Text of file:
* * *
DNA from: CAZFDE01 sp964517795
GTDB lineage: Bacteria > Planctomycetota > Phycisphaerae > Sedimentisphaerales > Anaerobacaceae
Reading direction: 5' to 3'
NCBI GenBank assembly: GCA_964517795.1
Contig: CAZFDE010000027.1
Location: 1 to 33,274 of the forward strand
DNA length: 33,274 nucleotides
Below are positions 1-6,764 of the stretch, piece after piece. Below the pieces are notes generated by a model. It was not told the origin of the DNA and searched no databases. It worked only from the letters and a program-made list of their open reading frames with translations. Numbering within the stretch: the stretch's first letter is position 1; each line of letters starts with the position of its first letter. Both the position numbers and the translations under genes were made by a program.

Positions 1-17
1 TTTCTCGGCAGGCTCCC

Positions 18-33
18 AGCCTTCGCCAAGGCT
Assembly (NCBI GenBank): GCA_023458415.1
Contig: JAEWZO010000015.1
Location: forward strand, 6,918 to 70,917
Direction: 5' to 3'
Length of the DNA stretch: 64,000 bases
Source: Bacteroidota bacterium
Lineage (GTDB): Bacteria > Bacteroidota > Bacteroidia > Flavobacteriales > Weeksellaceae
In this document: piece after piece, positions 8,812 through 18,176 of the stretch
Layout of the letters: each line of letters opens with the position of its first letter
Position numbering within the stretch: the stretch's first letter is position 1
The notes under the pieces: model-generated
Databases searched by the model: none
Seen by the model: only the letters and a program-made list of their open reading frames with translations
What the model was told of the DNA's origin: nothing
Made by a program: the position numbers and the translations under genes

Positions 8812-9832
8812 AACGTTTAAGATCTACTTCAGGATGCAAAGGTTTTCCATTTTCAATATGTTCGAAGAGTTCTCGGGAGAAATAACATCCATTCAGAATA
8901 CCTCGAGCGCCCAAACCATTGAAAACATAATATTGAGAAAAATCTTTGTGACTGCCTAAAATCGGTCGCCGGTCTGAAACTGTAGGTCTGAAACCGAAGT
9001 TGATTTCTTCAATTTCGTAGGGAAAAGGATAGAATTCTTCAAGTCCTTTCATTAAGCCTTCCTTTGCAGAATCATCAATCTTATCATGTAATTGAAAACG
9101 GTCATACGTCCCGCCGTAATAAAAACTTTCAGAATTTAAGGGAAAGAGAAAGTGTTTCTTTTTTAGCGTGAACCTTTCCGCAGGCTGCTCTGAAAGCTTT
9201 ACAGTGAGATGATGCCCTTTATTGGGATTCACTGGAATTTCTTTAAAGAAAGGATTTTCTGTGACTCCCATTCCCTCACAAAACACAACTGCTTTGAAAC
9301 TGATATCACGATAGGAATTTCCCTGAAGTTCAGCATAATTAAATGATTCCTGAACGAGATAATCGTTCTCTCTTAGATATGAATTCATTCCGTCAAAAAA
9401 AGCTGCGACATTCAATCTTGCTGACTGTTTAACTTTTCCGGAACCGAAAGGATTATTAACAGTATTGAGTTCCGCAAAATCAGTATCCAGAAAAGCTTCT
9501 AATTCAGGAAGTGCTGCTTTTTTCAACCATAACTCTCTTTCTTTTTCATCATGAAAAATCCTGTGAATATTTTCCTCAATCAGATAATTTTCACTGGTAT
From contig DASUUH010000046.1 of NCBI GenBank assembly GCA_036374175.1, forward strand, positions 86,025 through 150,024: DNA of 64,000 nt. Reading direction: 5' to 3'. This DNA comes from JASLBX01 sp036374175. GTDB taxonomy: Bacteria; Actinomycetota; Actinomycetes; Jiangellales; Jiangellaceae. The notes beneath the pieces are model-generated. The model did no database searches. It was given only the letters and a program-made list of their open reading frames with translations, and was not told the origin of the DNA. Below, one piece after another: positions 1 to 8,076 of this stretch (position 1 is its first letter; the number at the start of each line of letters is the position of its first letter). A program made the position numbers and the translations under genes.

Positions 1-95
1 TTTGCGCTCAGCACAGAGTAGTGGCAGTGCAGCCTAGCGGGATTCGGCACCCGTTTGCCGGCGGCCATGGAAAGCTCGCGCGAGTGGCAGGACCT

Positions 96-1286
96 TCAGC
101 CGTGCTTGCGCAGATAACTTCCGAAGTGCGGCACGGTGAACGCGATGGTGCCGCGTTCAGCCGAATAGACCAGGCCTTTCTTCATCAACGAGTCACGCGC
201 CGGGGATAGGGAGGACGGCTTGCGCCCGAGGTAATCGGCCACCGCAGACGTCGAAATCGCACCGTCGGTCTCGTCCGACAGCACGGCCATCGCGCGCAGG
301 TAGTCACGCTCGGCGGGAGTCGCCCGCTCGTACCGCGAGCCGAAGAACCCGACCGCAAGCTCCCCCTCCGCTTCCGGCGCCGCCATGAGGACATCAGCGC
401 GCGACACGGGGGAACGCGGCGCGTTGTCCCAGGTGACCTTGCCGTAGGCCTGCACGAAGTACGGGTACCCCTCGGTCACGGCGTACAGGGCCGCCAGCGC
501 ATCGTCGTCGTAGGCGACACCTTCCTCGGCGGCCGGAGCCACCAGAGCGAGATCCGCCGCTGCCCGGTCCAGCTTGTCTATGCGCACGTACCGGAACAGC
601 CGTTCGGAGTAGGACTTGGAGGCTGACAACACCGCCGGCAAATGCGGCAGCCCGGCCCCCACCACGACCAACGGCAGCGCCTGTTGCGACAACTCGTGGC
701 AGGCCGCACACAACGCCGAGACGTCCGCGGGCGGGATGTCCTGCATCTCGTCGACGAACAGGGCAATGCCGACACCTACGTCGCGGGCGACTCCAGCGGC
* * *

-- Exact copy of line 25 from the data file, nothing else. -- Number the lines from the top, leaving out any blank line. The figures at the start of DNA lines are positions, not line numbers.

Seen by the model: only the letters and a program-made list of their open reading frames with translations